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Showing posts from November, 2013

Thanks…..For One More (Nice) Day

One more trip to the creek yesterday.  It was blowing hard in Livingston.  To my delight, it was still when I arrived at the "Big House" to sign in for the day.  The "DePuy door greeter" was on hand to welcome me as I rang the bell.  This sheep, the last of several, was the sole survivor of a mountain lions mutton quest.  Betty informed me that the sheep didn't venture far, and spent a good deal of time looking in the window.  






I set up shop at the lower cabin.  My previous visits had been to the two upper ones.  It's good to move around and keep tabs on the different sections of the creek.  The conditions are changing constantly, much like the seasons. 
Fire building skills came into play.  I know, it's tough wadding up newspaper, adding kindling, and tossing in a match.  It's a simple pleasure, and one that I look forward to.  An event that will be repeated many times over the next several months.   


Cabin time would be minimal today however. The…

Jambalaya!

Got leftover turkey?  Ok, who doesn't?  Or rather, who won't?  What to do?  There's a limit to the number of turkey sandwiches that one can eat.
I usually make a pot of gumbo.  For a change of pace I decided on some jambalaya (we celebrated Thanksgiving early due to work considerations).
The range of recipes and variations is endless.  Here's how I did it.  A little more, or a little less of any ingredient is ok.  This isn't rocket science, but it sure tastes good.  Main thing to remember, once the rice is added, don't screw with it!  Just simmer (slowly) until the liquid is absorbed.  You'll end up with a nice non-sticky rice dish where all of the grains are recognizable.  As opposed to an amorphous blob of yuck.
Ingredients:

Cooked turkey (meat from two legs) - works good with leftover game birds too
Polish sausage (Hillshire Farm or similar) 1/2 cup chopped
Smoked ham (optional - but I used meat from a couple of ham hocks)
Green pepper -  1 & 1/2 cu…

Horsies

I never was much of a horse person.  I liked the idea of horses.  Riding them?  Screw it, I'd rather walk.  I know girls like 'em.  Me and my bony butt, not so much.  My knees never appreciated it either. Family jewels?  There was a time or two that I uttered a higher octave.
I once spent a summer employed by the Forest Service.  It was the best summer of my life. As a range wannabe, horses were part of the deal.  Uncle even tried to teach me how to throw a diamond hitch.  Thinking this to be my eventual calling, I bought a book.  Horse Packing in Pictures.  Great idea.  Kind of like painting by numbers.  My packing career never got past the looking at the pictures stage.  I gave it away to a friend who has horses and mules, and, who actually does some packing.
I once met a guy who resented being called a "cowboy."  He was a "horseman."  He had a cushy office job.  Really?  Poking around, I discovered that horses are said to respond to horseman, they react…

The Last Best Day

Yesterday, Tuesday, with the temperature forecast for a toasty sixty plus, I had to make a run over to the Paradise Valley. I tried on Sunday, but gave up after a couple of hours.  Truth is, I spent most of the morning sitting and watching.  Lots of mallards.  Muskrats too.  Quite a few anglers. Not much surface activity by trout though.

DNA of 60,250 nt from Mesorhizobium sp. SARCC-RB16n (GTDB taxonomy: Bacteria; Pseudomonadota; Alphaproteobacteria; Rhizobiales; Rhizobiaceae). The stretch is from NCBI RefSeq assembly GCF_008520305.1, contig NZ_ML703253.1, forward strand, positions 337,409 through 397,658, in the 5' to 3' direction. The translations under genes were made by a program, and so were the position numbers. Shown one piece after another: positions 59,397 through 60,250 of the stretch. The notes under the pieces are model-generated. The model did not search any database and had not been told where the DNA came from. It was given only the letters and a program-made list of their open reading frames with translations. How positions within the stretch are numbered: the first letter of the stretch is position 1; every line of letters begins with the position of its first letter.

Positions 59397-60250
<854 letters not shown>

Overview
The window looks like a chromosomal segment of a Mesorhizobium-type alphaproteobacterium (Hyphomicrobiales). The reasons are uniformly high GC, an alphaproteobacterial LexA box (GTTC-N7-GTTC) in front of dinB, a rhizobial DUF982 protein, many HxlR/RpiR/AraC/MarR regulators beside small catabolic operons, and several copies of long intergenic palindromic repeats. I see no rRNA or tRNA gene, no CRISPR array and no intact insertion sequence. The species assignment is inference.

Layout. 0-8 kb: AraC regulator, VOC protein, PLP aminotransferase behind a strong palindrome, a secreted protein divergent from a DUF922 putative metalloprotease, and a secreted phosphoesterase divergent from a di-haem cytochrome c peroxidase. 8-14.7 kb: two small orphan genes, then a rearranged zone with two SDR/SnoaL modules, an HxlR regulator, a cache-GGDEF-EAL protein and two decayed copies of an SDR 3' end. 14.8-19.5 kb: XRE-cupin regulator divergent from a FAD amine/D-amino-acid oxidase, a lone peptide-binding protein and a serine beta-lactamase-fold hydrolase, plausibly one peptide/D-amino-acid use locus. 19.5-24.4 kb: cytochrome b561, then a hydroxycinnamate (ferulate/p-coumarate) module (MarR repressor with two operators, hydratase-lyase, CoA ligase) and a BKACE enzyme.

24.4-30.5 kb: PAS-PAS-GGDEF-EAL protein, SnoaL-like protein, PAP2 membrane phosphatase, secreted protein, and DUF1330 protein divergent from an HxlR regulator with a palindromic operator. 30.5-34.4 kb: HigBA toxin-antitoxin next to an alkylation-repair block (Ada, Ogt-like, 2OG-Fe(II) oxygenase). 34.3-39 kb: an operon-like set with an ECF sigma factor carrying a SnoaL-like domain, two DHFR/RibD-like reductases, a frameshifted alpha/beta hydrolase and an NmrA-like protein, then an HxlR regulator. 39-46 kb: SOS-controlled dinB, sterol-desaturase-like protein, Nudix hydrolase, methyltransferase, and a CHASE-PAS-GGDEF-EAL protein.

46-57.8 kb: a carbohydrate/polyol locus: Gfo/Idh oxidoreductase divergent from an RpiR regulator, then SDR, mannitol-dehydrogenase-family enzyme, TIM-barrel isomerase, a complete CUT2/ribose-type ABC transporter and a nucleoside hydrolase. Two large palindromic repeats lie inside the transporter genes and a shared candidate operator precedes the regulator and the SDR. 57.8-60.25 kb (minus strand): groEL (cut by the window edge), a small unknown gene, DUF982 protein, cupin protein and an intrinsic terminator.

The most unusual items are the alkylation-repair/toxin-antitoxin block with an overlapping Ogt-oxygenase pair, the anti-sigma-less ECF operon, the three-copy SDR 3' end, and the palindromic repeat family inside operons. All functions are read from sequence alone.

This day, I'd try to hang in there for the full day.  Maybe take a break mid-day. Take off the waders. Stretch.  Today would have to last.  We likely wouldn't see sixty in southwest Montana again anytime soon.
It was twenty-six at the house, forty-three and blowing like hell in Livingston, and twenty-six at the Big House on the pond at DePuy's when I arrived a little after eight a.m.  The pond was still, fish were rising.
I drove towards Eva's, a warming hut on the lower part of the creek, but stopped on the edge of the field.  A small whitetail buck was out walking the fenceline, likely looking for a girlfriend.  The binoculars were h…

A Pleasant Pheasant Saturday

We got away for a few hours on Saturday.  The dogs needed work.  We needed exercise.  The forecast looked pretty good.  Getting to pheasant country in Montana often involves sitting in a vehicle while driving hundreds of miles.  That luxury was not ours.  So we did the next best thing, we went the route of the shooting preserve.  Considering fuel and time and the condition of my back (there is no such thing as a comfortable seat, in any vehicle), it was a good choice. We'd been to Sanborn's before.  Handy, nice cover, good birds, pretty views too.
Emma was the first dog to hit the field.  She settled down after the obligatory initial craziness.  We encountered quite a few birds that had survived hunts from previous days.  They were cagey and flushed wild.
Now, pheasants and pointing dogs are not a match made in heaven.  Play fair?  You gotta be kidding. Even released birds have a survival instinct that's second to none.  Springsteen wrote the song, pheasants wrote the boo…

Gadzooks!

Okay, some times you feel like a nut.  This crappy little image is of a sign that's posted in one of the angler's huts at DePuy Spring Creek, Montana (click on it and the fine print may be readable).

I drove over the hill a couple of weeks ago and picked up winter pass.  That was the extent of the foray.  I was in no shape to fish.  After a brief stretch on one of the picnic tables, I drove home.  I'm hoping to get back soon.  The pox is with me.

Along the Way

A few weeks ago, while driving back from the Grande Ronde….we stopped at a roadside rest area in Kooskia, Idaho.  There was a covered kiosk that told the history of the area.  It was pretty neat…..






The fact that fish swim so far... and continue to return... and some, few, wild stragglers remain... in spite of "mitigation"... is simply amazing.